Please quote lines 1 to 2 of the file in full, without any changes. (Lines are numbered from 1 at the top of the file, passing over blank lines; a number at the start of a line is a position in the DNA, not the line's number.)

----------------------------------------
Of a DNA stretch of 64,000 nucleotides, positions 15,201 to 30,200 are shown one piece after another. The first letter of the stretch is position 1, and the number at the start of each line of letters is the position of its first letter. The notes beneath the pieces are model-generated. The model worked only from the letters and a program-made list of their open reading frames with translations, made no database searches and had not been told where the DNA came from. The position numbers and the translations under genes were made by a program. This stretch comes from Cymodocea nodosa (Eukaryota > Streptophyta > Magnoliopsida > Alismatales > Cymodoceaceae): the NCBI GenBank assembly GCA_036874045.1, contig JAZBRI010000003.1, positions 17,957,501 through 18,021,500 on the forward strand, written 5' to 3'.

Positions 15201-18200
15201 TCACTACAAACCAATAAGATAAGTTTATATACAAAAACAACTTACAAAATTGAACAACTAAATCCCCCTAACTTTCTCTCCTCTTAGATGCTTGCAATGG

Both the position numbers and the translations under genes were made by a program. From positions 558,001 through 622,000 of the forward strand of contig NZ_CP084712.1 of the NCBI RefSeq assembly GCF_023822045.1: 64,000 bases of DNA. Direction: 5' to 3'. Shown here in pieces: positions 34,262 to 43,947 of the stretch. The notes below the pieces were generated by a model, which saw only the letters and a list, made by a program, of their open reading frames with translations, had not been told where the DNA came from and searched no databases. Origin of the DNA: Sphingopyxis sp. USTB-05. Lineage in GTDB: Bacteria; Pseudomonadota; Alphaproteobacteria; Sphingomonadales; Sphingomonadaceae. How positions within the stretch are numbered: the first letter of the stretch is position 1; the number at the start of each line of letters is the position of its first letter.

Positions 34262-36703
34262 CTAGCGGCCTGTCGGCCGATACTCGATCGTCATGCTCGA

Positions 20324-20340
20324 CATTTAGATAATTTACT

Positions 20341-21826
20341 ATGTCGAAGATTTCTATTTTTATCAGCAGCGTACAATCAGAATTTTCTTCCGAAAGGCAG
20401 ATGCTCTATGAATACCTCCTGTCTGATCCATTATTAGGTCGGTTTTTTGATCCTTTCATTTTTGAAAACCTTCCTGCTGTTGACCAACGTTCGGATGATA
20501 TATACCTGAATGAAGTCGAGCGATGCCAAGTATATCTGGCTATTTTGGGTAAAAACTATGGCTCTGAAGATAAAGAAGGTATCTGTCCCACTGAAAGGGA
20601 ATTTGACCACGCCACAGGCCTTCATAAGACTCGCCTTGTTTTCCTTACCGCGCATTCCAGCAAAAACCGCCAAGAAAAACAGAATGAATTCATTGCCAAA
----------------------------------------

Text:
Of a DNA stretch of 64,000 nucleotides, positions 15,201 to 30,200 are shown one piece after another. The first letter of the stretch is position 1, and the number at the start of each line of letters is the position of its first letter. The notes beneath the pieces are model-generated. The model worked only from the letters and a program-made list of their open reading frames with translations, made no database searches and had not been told where the DNA came from. The position numbers and the translations under genes were made by a program. This stretch comes from Cymodocea nodosa (Eukaryota > Streptophyta > Magnoliopsida > Alismatales > Cymodoceaceae): the NCBI GenBank assembly GCA_036874045.1, contig JAZBRI010000003.1, positions 17,957,501 through 18,021,500 on the forward strand, written 5' to 3'.

Positions 15201-18200